Lawyer Decodes Strategy Behind Blockbuster Lawsuit Against Elon Musk - Exclusive

Elon Musk is a man who loves his memes, so much so that the SpaceX CEO has stolen them from the satirical website Hard Drive. Per The Recount, he even filmed a video of himself discussing his plan to keep pilfering content from the outlet and claiming it as his own. His captive audience of consultants were three Tesla employees.

But posting memes created by other people and failing to give them proper credit is not Musk's worst online transgression. He's also been accused of manipulating the cryptocurrency market by tweeting about a meme currency, behavior that can potentially affect the livelihoods of his faithful followers. Musk has revealed that he owns Ethereum, Bitcoin, and Dogecoin, one of the internet's favorite meme currencies. It's usually depicted with the likeness of the Shiba Inu that became the face of the popular doge meme. "Lots of people I talked to on the production lines at Tesla or building rockets at SpaceX own Doge," Musk tweeted in October 2021. "They aren't financial experts or Silicon Valley technologists. That's why I decided to support Doge — it felt like the people's crypto."

Musk's tweets about Dogecoin just might be used as evidence against him in court. According to Bloomberg, an American man named Keith Johnson is suing Musk and his companies for hundreds of billions of dollars on behalf of the investors who have suffered large financial losses trading the meme currency. In an explanation given exclusively to Nicki Swift, a legal expert discussed the blockbuster lawsuit's chance of success.

Elon Musk's billions are likely safe, according to an attorney

Keith Johnson is accusing Elon Musk and his two companies, Tesla and SpaceX, of participating in a scam to defraud Dogecoin traders. "Defendants falsely and deceptively claim that Dogecoin is a legitimate investment when it has no value at all," reads Johnson's legal complaint, per Bloomberg. Simply by tweeting about Doge, Musk has influenced the cryptocurrency's price and made it seem more attractive to his tens of millions of followers. "One word: Doge," he wrote in December 2020. According to Forbes, this simple message caused the meme currency's price to tick up significantly.

But while Musk might be able to manipulate the cryptocurrency market, Christa Ramey, co-founder of Los Angeles-based civil litigation firm Ramey Law P.C., believes that Johnson's attempt to win a class-action suit against the very online entrepreneur will most likely not succeed. "On its face, this lawsuit is nonsense. Elon Musk is not related to the company, it's not like he was driving stocks up or down in a company he owned or that he was trading on some kind of insider knowledge," she exclusively told Nicki Swift.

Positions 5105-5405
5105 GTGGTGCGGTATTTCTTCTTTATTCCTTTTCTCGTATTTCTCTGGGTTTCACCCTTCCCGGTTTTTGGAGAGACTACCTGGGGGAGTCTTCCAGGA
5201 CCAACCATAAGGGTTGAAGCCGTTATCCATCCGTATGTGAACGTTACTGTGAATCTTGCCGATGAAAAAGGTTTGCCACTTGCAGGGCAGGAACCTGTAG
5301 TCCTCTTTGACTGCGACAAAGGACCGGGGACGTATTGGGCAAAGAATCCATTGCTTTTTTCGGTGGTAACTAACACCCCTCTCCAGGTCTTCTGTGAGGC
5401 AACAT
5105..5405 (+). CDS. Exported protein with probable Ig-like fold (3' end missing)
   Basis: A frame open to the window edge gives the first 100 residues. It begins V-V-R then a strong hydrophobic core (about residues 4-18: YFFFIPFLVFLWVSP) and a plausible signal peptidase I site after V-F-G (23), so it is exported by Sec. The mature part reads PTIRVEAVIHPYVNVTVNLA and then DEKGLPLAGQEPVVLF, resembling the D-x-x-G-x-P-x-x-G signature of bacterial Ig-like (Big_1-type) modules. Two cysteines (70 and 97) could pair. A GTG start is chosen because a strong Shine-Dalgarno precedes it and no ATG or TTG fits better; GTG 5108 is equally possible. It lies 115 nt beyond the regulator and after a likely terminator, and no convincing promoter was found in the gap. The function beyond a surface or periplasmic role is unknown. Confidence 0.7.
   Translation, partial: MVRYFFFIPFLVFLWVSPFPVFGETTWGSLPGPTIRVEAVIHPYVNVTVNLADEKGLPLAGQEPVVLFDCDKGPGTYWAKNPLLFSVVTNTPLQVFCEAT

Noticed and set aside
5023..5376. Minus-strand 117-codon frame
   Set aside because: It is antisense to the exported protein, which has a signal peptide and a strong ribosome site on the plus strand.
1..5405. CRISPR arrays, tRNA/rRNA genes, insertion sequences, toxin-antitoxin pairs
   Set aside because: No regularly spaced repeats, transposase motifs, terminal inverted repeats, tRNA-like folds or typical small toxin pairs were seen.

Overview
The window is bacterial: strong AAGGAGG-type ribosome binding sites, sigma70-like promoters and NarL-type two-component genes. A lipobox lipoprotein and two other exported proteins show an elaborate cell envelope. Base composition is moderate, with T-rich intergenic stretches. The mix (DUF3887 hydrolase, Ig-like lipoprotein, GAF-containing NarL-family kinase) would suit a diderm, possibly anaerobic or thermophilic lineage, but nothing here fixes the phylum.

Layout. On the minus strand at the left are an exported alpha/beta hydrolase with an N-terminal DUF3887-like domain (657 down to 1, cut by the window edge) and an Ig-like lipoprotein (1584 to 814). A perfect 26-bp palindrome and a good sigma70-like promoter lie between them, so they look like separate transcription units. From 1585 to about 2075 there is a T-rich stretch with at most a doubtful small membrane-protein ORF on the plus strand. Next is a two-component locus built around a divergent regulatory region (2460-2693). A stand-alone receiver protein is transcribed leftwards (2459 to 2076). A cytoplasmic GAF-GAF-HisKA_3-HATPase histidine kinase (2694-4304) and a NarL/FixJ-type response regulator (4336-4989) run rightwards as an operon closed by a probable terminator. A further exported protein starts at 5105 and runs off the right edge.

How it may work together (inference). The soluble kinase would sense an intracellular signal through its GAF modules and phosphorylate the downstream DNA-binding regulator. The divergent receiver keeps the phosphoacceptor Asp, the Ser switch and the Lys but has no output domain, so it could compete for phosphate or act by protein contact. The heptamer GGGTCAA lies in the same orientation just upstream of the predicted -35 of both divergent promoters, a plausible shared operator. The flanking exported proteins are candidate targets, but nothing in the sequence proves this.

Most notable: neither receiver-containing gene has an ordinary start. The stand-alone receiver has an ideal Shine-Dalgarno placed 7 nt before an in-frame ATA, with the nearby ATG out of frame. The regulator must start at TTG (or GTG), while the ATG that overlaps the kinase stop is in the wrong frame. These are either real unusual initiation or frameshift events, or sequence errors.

Johnson described Musk's touting of the meme currency as a "Dogecoin Crypto Pyramid Scheme," which isn't quite accurate. According to the AARP, the typical pyramid scheme requires those who buy into it to actively recruit others, asking them to pay a fee upfront to participate in what appears to be a lucrative opportunity selling goods or services. There's no such recruitment involved with cryptocurrency trading.

That massive damages amount was designed to grab attention

According to Celebrity Net Worth, Elon Musk's net worth stands at $198 billion as of publication, an amount that's actually lower than what Keith Johnson is seeking. Per Bloomberg, he wants Musk and his companies to cough up $86 billion in damages, along with an additional $172 billion in treble damages, bringing the grand total to $258 billion. Christa Ramey posits that Johnson and his legal team likely realize that being awarded such an enormous amount of money isn't going to happen, but they had a reason for being unrealistic.

"For one thing, it's designed to get media attention. And when you're forced to state a dollar amount, it's best to file with the maximum amount that could possibly be recovered," Ramey said. "The dollar amount is eye-popping but it's really about preserving the plaintiff's rights and not leaving any money on the table if the plaintiff wins, which in this case would be a shock." But Ramey pointed out that Johnson and his attorneys likely believe that their case has merit; filing a frivolous lawsuit against someone as rich and powerful as Musk would be a costly endeavor. "We don't know all the evidence so this case may be one to follow," she added.

At the very least, the meme currency lawsuit will give Musk something to distract him from his meme battle with Hard Drive, which published a satirical article titled, "Elon Musk Admits He Wants to Travel to Mars Because No One Hates Him There Yet."